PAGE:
Matthew Rucker – @MonumentousMatt
In an arctic post-rapture apocalypse, where the last remaining humans can do nothing but hide to survive, one person discovers the key to fighting back against the denizens of heaven and hell.
There is as much, if not more power in silence than anything else. Too often it is what is NOT said that truly reveals. In DIES IRAE we are given an entirely silent comic and it works very well. In this post-rapture world the remaining humans must hide in order to survive. Taking the truth of their existence (silence isn’t just golden, but a matter of survival) and mirroring it in the structural presentation of the book helps create not only a unique atmosphere, but an effective device that allows the circumstances to do all the talking. The narrative and characters present themselves rather than literally being relayed to us. For me, it works in spades.
Despite being very obviously religiously undertoned, much of the book is left for the reader to make of it what they will. This is fine because they synopsis for the book gives what we need to make our own inferences: “In an arctic post-rapture apocalypse, where the last remaining humans can do nothing but hide to survive, one person discovers the key to fighting back against the denizens of heaven and hell.” From that we can glean what we need in order to follow along, get invested, and make heads/tails of it all. What is especially remarkable about the book is just how much story is told without a single word or sound effect being used. Color and background visuals fill and speak quite a bit if the reader takes the time to fully digest each page. Design choices and presentation of characters also lends to the who, what, and intent we’d otherwise be given in a non-silent book.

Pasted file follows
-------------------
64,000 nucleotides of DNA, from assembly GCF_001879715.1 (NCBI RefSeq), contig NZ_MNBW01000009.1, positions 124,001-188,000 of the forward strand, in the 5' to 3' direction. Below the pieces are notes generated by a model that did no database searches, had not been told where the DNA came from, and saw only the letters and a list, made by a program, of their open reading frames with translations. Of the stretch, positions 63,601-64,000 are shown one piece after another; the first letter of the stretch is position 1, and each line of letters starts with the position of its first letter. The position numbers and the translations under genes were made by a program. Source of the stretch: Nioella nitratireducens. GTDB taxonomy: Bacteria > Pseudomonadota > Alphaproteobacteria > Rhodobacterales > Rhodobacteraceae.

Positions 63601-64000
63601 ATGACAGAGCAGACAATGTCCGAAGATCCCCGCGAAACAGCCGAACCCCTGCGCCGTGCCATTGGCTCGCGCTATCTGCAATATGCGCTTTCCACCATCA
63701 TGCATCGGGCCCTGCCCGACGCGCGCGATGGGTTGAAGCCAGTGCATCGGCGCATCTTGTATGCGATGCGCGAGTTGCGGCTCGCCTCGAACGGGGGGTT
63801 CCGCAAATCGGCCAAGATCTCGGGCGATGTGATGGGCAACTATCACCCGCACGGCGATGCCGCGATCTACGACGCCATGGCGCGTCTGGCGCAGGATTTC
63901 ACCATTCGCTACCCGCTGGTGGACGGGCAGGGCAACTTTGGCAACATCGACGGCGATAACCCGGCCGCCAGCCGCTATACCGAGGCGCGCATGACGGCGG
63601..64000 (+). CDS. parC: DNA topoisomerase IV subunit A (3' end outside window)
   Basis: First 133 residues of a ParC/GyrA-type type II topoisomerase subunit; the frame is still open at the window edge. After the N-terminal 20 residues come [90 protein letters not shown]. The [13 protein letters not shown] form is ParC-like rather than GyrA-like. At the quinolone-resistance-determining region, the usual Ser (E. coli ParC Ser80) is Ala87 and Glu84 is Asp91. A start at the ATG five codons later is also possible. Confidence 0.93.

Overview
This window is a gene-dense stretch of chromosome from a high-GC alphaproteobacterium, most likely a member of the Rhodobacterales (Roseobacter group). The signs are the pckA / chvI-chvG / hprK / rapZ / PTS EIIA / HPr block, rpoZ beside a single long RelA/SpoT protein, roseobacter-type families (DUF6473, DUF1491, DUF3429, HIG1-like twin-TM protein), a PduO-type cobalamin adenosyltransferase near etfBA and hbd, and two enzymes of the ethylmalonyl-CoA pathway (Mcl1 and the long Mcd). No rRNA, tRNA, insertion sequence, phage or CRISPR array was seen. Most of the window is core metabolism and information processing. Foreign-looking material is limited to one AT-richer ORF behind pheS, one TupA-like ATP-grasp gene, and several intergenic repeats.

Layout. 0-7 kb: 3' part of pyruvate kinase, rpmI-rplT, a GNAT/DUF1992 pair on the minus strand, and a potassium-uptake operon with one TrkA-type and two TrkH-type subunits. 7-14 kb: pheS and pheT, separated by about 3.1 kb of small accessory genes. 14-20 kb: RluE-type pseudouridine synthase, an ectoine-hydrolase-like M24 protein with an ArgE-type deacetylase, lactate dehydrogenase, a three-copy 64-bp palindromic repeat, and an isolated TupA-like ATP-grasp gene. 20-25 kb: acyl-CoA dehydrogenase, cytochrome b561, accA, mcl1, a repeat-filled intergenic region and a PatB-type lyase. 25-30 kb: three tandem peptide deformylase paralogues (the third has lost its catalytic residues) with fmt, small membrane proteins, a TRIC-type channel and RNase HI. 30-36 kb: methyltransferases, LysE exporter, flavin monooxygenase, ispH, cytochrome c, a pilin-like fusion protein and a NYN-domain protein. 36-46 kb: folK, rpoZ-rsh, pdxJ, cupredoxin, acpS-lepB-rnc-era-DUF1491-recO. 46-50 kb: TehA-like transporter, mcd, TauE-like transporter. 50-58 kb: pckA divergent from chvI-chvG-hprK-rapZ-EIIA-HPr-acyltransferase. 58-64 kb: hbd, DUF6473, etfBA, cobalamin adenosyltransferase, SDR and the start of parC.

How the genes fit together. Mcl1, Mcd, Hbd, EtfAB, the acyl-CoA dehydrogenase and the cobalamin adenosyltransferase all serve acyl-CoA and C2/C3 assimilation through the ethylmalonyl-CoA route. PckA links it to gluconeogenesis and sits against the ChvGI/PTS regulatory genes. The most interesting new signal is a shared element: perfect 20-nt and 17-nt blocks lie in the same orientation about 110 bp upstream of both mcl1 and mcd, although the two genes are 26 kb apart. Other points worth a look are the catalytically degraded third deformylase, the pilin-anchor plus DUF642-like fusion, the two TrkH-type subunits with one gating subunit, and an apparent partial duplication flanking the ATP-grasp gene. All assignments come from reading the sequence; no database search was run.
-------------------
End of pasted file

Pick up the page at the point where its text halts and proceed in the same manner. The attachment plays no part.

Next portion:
What Rucker pulls off in this book is just fantastic. A post rapture apocalyptic world sees its last inhabitants facing their impending doom. A virtuous individual with the help of a “third-eye” seeks to ward of what is apparently the extinction of the human race. Up against both Heaven and Hell we’re given a tale that should reek of desperation but doesn’t. It is almost hopeful. There’s clearly more to this and the stoic hero of the tale (who has a surprise reveal by the way) faces each moment that could possibly be the end, in grand fashion.
Take the time to nab a read of this one folks: https://www.comixology.com/DIES-IRAE-1/digital-comic/845122
BUT YOU DON’T HAVE TO TAKE MY WORD FOR IT: